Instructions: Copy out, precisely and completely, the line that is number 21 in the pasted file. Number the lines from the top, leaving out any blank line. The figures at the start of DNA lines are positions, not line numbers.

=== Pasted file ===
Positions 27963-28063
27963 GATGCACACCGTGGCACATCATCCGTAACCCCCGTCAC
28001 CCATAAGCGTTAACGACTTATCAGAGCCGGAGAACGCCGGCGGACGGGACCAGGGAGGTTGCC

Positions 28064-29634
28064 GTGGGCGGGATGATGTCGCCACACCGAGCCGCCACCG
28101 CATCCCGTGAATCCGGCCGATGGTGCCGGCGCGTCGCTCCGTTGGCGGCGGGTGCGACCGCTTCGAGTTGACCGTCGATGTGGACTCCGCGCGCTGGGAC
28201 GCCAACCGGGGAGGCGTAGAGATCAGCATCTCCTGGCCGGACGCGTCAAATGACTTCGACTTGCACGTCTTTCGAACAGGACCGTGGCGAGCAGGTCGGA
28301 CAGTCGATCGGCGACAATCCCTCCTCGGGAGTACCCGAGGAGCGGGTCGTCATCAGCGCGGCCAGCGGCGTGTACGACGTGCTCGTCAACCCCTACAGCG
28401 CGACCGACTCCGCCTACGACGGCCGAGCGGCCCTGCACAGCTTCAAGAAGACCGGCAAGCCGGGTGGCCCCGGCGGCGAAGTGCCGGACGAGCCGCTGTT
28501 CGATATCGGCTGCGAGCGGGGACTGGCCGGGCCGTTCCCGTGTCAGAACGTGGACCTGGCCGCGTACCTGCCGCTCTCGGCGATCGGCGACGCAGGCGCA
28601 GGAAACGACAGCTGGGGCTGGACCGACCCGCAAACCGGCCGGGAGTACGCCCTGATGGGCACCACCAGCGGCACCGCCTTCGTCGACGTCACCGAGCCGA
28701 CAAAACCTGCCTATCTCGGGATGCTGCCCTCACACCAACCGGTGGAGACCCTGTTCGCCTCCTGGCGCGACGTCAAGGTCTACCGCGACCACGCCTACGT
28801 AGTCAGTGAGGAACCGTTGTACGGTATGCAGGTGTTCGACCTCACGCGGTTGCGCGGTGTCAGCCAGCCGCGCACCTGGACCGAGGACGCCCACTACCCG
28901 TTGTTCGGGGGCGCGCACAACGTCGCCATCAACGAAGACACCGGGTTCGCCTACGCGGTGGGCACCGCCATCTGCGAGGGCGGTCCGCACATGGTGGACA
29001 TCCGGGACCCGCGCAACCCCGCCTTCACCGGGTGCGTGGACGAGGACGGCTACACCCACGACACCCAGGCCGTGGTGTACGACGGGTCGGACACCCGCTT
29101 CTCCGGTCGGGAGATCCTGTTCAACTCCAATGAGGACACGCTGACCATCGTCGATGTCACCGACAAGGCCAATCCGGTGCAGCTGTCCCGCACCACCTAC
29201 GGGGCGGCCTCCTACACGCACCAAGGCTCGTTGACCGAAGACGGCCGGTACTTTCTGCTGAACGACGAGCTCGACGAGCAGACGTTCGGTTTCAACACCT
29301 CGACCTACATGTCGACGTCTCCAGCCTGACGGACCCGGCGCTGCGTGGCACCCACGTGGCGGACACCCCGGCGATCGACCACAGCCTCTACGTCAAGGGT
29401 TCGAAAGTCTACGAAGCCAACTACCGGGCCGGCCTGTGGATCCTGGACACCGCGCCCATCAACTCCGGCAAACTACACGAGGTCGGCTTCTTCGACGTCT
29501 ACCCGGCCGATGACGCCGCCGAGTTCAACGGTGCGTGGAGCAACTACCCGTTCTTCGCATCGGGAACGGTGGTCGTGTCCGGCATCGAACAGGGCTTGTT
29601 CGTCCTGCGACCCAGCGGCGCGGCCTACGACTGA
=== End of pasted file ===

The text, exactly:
29601 CGTCCTGCGACCCAGCGGCGCGGCCTACGACTGA